By Bjorn Fehrm
February 22, 2018, ©. Leeham Co: Hawaiian Airlines (Hawaiian) were one of the customers for the Airbus A350-800, the smaller, longer-range variant of the A350. When Airbus decided to not produce the A350-800, Hawaiian switched to the A330-800 instead, a smaller and shorter range aircraft.
We examine the change from the A330-800 to the 787-9. What does it buy Hawaiian and why the change?
Feb. 20, 2018, © Leeham Co.: Boeing has displaced Airbus at Hawaiian Airlines, winning an order for 787-9s. Hawaiian canceled an order for six A330-800s, the only order on the books for this sub-type.
The campaign has been underway for months and the outcome was expected. Airbus offered to cut the price on the -800 and also offered the A350-900. The latter always was considered too big by carrier executives.
Boeing’s effort to displace Airbus A330neo at Hawaiian is part of an all-out, hand-to-hand combat campaign by Boeing to kill the A330neo program in advance of the potential launch of the Boeing 797.
LNC detailed the battle here.
Feb. 20, 2018 © Leeham Co., Toulouse: Qatar Airways may up-gauge some of its Airbus A350-900 orders to the larger -1000 and it may buy more A350s for its leasing company, CEO Akbar Al Baker said at the delivery of the airline’s first -1000.
Qatar is the launch customer of the A350 program, including the -900 and -1000.
The first -1000 was legally delivered to Qatar at the end of last year, but handover for scheduled service was delayed until today because of issues with its new QSuite premier business class supplied by Rockwell Collins, he said.
In a wide-ranging press conference, Al Baker also said:
Feb. 20, 2018, © Leeham Co.: Toulouse: Airbus will deliver its first A350-1000 to launch customer Qatar Airways within hours, making the end to a nearly two-month wait for the ceremonial handover.
The aircraft was legally delivered to Qatar in the closing days of 2017, but issues with the QSuite interior held up the hand-over until today. The airplane will enter revenue service between Doha and London Heathrow Airport.
Earlier today, Marisa Lucas, Head of A350 XWB Marketing, extolled the virtue of the A350-1000 and, in a response to a question, dismissed the coming Boeing 777-9 as a threat to the -1000. She also waved off the prospect, for now, of stretching the -1000 into a “2000” that would directly challenge the -9.
Feb. 19, 2018, © Leeham Co.: The likely prospect that Airbus and Boeing will increase single-aisle production rates next decade is outlined in our paywall article today.
The whys and capabilities to do so are outlined in the paywall post. The how is what I’ve been writing about since the first of the year, when LNC looked ahead to its 2018 forecast.
The “how” is the transformation in production that is underway in aerospace.
Feb. 19, 2018, © Leeham Co.: Production rates for the Airbus A320 and Boeing 737 families are already at record levels, and heading higher.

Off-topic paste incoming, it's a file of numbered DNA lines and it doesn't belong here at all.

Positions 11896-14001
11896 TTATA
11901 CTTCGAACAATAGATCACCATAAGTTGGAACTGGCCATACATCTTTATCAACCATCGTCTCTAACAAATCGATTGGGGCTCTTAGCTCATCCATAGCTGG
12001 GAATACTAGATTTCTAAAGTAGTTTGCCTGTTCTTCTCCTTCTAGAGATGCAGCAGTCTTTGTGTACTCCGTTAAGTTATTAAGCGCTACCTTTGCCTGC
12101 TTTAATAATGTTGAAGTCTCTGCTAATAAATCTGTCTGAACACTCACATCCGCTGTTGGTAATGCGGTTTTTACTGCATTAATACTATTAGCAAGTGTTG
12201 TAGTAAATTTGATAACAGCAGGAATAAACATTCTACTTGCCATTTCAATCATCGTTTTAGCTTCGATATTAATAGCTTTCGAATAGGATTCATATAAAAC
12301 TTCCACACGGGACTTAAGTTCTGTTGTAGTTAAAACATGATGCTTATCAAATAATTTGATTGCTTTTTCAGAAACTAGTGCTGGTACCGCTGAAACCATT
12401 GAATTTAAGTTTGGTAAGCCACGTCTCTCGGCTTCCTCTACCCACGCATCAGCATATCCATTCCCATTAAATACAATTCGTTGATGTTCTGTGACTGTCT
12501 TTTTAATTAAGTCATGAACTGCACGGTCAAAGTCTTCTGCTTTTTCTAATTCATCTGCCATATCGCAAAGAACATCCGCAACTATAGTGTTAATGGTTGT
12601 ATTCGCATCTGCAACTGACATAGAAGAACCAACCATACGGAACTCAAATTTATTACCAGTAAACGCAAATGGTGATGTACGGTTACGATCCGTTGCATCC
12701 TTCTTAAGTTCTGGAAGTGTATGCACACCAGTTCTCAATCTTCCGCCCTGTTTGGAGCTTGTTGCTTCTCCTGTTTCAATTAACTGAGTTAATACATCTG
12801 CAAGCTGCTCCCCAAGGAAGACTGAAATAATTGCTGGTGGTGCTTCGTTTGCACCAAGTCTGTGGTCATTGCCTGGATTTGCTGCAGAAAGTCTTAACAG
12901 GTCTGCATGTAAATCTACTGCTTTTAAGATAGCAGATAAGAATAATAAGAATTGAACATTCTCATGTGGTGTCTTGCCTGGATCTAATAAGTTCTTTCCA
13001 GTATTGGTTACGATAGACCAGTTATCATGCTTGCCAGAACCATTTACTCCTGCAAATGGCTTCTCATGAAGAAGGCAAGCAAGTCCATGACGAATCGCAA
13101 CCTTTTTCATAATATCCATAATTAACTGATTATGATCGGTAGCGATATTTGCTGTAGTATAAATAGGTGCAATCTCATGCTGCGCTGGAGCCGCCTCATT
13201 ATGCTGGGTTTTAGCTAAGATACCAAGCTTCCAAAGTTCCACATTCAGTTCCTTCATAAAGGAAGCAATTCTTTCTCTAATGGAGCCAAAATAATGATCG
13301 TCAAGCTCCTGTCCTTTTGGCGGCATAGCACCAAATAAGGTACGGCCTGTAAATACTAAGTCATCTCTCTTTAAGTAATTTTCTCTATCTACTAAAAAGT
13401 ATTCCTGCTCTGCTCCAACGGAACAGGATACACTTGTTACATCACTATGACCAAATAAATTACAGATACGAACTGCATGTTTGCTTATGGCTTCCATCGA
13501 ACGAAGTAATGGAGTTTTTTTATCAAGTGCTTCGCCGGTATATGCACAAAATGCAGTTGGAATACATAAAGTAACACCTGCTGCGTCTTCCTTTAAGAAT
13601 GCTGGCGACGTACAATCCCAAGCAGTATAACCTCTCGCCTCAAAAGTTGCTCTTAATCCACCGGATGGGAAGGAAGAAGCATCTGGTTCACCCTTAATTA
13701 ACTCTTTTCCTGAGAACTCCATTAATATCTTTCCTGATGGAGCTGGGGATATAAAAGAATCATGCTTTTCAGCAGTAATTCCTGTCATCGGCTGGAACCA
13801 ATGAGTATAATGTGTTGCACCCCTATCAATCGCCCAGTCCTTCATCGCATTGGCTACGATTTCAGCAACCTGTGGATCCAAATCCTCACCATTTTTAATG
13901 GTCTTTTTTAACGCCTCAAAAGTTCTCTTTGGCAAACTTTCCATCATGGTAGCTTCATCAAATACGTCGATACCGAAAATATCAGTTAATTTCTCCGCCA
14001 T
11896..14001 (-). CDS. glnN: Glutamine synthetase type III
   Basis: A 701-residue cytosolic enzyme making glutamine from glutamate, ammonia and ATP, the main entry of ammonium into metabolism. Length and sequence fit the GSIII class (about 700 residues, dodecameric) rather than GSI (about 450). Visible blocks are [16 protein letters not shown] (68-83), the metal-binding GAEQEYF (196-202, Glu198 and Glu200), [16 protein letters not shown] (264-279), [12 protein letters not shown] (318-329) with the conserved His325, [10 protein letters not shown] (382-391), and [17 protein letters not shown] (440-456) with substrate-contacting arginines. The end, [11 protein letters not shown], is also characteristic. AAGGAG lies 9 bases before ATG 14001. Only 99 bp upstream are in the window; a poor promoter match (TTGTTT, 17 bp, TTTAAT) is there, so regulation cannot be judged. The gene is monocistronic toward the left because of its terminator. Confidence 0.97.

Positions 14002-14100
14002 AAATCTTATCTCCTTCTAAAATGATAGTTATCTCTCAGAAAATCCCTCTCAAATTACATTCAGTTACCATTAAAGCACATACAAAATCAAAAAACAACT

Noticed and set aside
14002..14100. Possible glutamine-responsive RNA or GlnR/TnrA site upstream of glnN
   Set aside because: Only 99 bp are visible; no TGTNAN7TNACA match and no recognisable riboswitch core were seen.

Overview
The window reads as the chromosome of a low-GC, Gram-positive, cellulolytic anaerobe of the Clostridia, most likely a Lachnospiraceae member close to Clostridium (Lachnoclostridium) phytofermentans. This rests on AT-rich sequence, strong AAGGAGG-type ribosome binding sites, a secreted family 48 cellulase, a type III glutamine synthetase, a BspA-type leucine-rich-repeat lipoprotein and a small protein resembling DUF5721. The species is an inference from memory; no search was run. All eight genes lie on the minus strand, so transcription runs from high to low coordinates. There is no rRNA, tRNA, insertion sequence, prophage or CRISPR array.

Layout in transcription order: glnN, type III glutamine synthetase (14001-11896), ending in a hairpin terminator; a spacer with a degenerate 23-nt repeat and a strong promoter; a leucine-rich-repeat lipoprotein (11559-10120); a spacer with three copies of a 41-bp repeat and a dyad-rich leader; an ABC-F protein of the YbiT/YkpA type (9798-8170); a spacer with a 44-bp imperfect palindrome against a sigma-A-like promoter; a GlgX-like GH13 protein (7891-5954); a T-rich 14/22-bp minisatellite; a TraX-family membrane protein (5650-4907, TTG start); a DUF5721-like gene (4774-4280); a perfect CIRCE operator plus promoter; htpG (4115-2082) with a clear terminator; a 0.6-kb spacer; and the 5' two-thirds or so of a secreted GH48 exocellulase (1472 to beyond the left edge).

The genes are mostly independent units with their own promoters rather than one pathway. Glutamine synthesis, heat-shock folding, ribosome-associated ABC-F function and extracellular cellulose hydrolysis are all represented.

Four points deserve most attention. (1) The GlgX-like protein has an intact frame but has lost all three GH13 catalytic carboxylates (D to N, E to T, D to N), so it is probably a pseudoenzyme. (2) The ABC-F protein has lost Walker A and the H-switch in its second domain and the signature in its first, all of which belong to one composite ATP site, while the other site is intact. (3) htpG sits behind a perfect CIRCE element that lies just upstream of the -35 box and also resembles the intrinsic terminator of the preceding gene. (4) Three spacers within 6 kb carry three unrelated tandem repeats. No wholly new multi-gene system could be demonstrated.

Airbus plans to hit a production rate of 60/mo next year. Boeing is taking the 737 to rate 57. Boeing is studying rates of 63/mo and even 70/mo. Airbus is sure to match.
How will the airframers achieve these rates?
Information gleaned from the sidelines of the Pacific Northwest Aerospace Alliance conference last week give a reasonably good picture of how Boeing will get there.
Visibility was less on Airbus, which is unsurprising given the conference was in Boeing’s back yard in Lynnwood (WA).
Feb. 16, 2018, © Leeham Co.: It’s been a long struggle and there isn’t a re-engining any time soon, but John Leahy still firmly believes in the market viability of the Airbus A380.
Leahy, who retired last month as COO-Customers, continues to support the transition to Eric Schulz, EVP, Chief of Sales, Marketing & Contracts. One of Leahy’s last deals was to firm up an A380 MOU for 20 orders and 16 options for Emirates Airline.
In his final retirement interview with LNC, Leahy didn’t waver from the messaging Airbus used since the launch of the A380 program in 2000: passenger traffic doubles every 15 years, no new airports and few new runways are being added in Europe, the US or Asia outside of China and the need for the A380 remains.
By Bjorn Fehrm
February 15, 2018, ©. Leeham Co in Toulouse: Airbus Group presents better results for 2017 than predicted, despite challenges in several programs. Profit was up 34% on flat revenues. The underlying driver for the strong performance is the A320 program, and with record 2017 orders and backlog, no end is in sight.
Airbus CEO, Tom Enders, says the A320 is “sold out’ until 2023 and the company is working on how to produce 70 per month, to keep up with demand.
Feb. 15, 2018, © Leeham Co.: Airbus’ plans to respond to Boeing’s prospective New Midrange Aircraft, aka 797, is a mystery to one of the industry’s leading aviation consultants.
Richard Aboulafia of the Teal Group notes that Airbus’ research and development investment overtly disappears after 2018, with the introduction into service of the A350-1000 and the A319neo.
Aboulafia spoke at Day 2 of the Pacific Northwest Aerospace Alliance (PNAA) conference in Lynnwood (WA).
He’s long compared R&D spending between Airbus and Boeing, often praising the former for its level of investment and criticizing the latter for lagging.
Now, Airbus’ level of spending is a question mark while Boeing’s is a comfortable level compared with revenue, Aboulafia says.